Everyone can benefit from Backcountry Awareness Day

By Contributor
February 5th, 2020

Rossland Search and Rescue (RSAR) is hosting Backcountry Awareness Day on Saturday, February 8 at Red Mountain Resort.

RSAR normally holds Avalanche Awareness Day in January, but this year decided to expand its efforts to include backcountry safety more broadly. “While avalanches are a serious risk, most of the calls we respond to relate to lost or injured people in the backcountry,” explained Robin Beech, President of RSAR. 

Backcountry Awareness Day will include information on what to do if you are lost in the backcountry, including how to build a fire on snow and how to build a snow shelter. Avalanche rescue skills will also be covered, with stations to learn and/or practice transceiver and probing skills and backcountry first aid. See the full schedule below.

Mark Gayowski, a Rossland-area man who went astray and was found by SAR searchers on New Year’s Day, will be on hand to talk about his experience. Taking a quick out-of-bounds run before ending his ski day, Mark left Red Resort and ended up spending two nights out in the woods in very rough terrain on the side of Esling Creek. 

“Esling Creek is a well-known trap for backcountry skiers. It’s where a large percentage of our lost riders end up,” says Robin Beech. “The terrain is steep and littered with enormous logs, making for a difficult search.” 

Almost 90 volunteers devoted more than 600 hours searching for Gayowski over three days, including teams from Rossland, Fruitvale (South Columbia), Castlegar, Grand Forks, Nelson, Kalso, Kimberly and Cranbrook.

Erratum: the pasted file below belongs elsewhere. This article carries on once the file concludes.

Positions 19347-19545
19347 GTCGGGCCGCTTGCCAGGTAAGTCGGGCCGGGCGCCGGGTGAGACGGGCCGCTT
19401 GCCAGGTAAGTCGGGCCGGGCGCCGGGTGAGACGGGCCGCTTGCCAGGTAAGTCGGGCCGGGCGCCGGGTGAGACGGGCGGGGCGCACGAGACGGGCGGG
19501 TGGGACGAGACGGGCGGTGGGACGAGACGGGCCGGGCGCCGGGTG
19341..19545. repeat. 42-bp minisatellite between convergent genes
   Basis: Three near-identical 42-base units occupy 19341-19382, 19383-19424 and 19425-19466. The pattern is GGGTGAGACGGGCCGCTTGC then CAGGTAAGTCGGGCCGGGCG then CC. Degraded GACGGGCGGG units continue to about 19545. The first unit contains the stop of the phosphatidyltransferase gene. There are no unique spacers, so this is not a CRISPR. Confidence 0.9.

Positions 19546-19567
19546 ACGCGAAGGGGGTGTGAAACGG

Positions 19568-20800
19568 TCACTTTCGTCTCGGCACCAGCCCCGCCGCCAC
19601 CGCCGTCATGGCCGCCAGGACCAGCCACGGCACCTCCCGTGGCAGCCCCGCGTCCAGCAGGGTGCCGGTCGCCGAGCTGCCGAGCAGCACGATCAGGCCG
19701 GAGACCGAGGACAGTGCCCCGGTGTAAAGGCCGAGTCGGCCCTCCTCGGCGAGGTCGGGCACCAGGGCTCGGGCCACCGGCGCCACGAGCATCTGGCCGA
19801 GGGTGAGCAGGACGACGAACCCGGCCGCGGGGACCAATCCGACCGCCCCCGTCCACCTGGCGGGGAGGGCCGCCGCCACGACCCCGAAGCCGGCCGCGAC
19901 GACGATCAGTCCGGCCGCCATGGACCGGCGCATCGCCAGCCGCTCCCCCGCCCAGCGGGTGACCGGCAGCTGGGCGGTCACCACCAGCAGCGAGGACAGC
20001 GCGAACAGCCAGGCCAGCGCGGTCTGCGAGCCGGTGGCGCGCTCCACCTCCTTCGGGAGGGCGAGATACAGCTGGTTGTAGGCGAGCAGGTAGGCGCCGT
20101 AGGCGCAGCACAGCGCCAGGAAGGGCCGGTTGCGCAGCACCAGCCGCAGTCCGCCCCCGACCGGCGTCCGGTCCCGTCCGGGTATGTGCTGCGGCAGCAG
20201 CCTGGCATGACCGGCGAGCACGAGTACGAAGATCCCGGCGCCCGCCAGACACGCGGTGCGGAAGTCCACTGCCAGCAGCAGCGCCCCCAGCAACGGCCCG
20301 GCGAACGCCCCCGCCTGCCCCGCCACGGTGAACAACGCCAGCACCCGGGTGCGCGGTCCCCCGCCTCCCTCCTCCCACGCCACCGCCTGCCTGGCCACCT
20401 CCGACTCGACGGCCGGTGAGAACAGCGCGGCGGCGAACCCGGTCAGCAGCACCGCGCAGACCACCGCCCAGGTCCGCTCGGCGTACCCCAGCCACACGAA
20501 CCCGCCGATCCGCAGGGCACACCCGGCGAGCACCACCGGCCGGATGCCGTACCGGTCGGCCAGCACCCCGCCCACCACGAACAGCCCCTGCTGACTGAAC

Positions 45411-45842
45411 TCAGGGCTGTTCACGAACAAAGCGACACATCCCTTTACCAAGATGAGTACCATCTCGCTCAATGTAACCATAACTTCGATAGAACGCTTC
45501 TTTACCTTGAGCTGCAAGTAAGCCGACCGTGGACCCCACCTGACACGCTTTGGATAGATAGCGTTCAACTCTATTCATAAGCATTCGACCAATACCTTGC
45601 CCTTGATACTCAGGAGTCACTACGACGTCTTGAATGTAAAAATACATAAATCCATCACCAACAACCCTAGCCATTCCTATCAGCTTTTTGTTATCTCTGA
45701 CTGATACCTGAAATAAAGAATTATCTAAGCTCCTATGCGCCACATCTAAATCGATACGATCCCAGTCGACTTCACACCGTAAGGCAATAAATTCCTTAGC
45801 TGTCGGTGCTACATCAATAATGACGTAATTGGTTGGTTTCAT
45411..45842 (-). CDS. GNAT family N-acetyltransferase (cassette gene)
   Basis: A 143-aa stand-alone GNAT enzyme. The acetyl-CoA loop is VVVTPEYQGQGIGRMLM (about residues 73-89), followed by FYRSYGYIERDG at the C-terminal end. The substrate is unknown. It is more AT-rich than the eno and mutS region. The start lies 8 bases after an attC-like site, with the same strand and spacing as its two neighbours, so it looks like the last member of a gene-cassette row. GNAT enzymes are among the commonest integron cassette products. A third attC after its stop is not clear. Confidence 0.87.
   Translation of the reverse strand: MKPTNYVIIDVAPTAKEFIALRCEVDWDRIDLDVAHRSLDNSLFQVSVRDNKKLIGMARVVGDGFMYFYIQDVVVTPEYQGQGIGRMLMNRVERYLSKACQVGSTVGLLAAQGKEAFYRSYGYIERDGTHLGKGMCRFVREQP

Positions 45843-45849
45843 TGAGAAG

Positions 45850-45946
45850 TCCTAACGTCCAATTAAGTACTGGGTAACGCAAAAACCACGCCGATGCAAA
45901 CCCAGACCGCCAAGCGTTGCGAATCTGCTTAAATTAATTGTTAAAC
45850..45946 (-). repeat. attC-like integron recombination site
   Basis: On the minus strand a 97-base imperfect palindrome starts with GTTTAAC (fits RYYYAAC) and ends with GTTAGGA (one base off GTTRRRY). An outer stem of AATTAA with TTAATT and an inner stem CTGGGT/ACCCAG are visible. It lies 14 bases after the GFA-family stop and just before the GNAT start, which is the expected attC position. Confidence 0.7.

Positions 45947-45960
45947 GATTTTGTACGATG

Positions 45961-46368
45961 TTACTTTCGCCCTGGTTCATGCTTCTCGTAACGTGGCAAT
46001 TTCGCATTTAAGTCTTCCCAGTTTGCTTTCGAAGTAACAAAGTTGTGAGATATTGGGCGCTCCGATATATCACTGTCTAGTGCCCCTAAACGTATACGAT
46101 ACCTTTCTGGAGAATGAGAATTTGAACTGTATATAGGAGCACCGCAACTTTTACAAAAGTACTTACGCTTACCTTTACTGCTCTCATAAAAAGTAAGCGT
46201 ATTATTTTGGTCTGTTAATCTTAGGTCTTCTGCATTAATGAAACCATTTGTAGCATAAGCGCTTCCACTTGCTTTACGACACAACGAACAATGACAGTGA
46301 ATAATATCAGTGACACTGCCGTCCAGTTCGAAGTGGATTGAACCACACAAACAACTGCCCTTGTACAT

Mark learned the hard way that it’s important to make a trip plan and stick to it. He is very grateful to his rescuers: “I just want to say thank you, and to anyone elsewhere who’s skiing, maybe think twice before you want to duck under a rope.”

Adventure Smarthas some great tips and ahandy app on how to plan your outdoor trip. Download it today and remember these points:

  • If you leave the ski area, make sure you are properly equipped with avalanche equipment, extra food and water, warm clothing and a first aid kit.
  • Know where you are leaving from and how you plan to return home. 
  • Tell someone your plan, with an estimate of your arrival time back home.
  • Check the weather. If there is an impending storm, don’t go.
  • Always ski with a buddy, particularly outside the resort. 

If you do get lost, follow the STOP steps – Stop, Think, Observe, Plan – then act. Remember:

  • Stay where you are. Moving makes it hard for searchers to find you.
  • Build a fire to stay warm, if you can.
  • Build or seek a shelter. Snow caves work well and even a small tarp can make an effective shelter in a pinch. Use branches to keep your body off the ground.
  • Use a signalling device – a whistle, smoke from a fire, or a mirror work well.
  • Eat your food and drink sparingly. It may have to last a while.

Everyone has something to learn regarding backcountry safety. Even a stalled car during a storm can present challenges you need to be equipped for. All are welcome to participate in Backcountry Awareness Day. Along with great information and skills training, there will be prizes for all participants. 

Event: Backcountry Awareness Day

Date:9:00-3:00, Saturday, February 8, 2020

Location:Red Mountain Resort – base area.

Backcountry Awareness Day

Saturday, February 8, 2020

9:00 AM – 3:00 PM





Transceiver search (transceiver park under Silverlode chair)


Relay race sign-in (teams of 4) – ongoing until 1:30 pm


First Aid demonstration


How to light a fire on the snow 


Build a quinzhee (snow shelter)


Probe practice


Snowpack analysis


Join us for lunch!  hot chocolate, hot dogs/veggie dogs, veggie trays


Backcountry Safety talk – Mark Gayowski and RSAR 


Backcountry Safety talk – Mark Gayowski and RSAR 


How to light a fire on the snow / Probe practice


Build a quinzhee (snow shelter)/ Snowpack analysis


Relay race





Join us for great learning, hot chocolate, snacks and great prizes!

The picture below is the full-size version, showing more of the challenge of the terrain searchers traversed while looking for Mark Gayowski:

Categories: EducationGeneral

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